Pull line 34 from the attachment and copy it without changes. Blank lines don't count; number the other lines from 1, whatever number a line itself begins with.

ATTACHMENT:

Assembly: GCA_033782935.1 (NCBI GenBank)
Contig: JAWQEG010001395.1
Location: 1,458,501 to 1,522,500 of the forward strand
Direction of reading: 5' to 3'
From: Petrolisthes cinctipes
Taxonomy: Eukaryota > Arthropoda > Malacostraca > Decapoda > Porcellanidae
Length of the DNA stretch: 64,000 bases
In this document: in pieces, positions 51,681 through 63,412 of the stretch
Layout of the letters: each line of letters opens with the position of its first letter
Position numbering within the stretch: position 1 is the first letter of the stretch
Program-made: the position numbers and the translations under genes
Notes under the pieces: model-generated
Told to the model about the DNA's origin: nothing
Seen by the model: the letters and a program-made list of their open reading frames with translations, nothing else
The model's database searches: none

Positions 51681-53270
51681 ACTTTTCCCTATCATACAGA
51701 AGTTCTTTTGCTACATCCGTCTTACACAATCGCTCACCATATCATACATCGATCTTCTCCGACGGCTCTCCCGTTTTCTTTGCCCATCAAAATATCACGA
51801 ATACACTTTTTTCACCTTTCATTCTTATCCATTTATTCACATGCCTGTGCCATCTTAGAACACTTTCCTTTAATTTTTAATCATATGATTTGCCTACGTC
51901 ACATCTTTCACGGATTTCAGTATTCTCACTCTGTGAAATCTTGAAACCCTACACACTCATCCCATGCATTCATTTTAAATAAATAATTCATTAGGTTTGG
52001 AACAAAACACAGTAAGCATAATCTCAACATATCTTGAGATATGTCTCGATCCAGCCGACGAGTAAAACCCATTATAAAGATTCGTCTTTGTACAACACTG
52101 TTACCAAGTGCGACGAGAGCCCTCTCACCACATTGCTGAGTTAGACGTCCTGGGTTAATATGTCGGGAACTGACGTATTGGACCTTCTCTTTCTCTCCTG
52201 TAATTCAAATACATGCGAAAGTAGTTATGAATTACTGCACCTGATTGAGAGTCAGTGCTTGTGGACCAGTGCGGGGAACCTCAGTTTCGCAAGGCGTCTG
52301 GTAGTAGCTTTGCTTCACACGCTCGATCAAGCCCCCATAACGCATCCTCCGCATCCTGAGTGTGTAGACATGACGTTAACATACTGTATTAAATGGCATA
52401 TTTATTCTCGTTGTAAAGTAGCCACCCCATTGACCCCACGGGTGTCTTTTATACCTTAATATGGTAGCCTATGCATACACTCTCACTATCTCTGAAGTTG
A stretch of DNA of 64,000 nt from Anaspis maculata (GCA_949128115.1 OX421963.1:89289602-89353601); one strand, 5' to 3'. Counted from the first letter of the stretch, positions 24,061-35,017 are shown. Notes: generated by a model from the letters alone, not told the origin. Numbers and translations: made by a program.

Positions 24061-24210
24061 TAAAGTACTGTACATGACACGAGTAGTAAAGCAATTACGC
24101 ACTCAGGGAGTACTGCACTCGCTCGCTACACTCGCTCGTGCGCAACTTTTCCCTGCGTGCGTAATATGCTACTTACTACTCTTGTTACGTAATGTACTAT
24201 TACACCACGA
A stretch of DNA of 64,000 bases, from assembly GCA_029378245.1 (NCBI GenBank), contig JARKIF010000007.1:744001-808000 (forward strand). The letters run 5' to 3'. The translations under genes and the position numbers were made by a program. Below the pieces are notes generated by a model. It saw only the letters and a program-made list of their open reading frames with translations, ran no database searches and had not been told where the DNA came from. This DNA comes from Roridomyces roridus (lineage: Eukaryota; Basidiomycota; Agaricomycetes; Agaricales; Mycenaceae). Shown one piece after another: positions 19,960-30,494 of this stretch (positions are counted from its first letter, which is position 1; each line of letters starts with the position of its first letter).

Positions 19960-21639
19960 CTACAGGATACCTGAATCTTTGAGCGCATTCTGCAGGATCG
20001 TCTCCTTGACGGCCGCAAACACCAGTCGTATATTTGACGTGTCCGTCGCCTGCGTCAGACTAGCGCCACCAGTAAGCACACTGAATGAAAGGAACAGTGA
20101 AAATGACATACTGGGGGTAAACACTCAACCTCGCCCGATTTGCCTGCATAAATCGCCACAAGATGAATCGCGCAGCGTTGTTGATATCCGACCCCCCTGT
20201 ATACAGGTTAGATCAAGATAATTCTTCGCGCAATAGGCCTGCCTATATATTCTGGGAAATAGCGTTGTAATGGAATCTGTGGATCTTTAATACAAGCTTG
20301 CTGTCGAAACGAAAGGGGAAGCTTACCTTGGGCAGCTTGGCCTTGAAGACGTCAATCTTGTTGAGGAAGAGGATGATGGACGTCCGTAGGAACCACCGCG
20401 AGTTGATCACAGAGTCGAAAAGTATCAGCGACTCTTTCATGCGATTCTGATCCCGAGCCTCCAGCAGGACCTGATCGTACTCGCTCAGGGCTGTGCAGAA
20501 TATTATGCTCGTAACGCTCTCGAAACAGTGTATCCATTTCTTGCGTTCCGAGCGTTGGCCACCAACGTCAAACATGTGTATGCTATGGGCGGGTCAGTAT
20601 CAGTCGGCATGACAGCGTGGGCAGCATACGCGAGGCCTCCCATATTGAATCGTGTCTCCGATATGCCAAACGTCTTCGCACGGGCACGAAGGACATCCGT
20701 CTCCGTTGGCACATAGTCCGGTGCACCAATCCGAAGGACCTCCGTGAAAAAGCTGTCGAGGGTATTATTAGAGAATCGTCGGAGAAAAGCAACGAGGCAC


20001 TCTCCTTGACGGCCGCAAACACCAGTCGTATATTTGACGTGTCCGTCGCCTGCGTCAGACTAGCGCCACCAGTAAGCACACTGAATGAAAGGAACAGTGA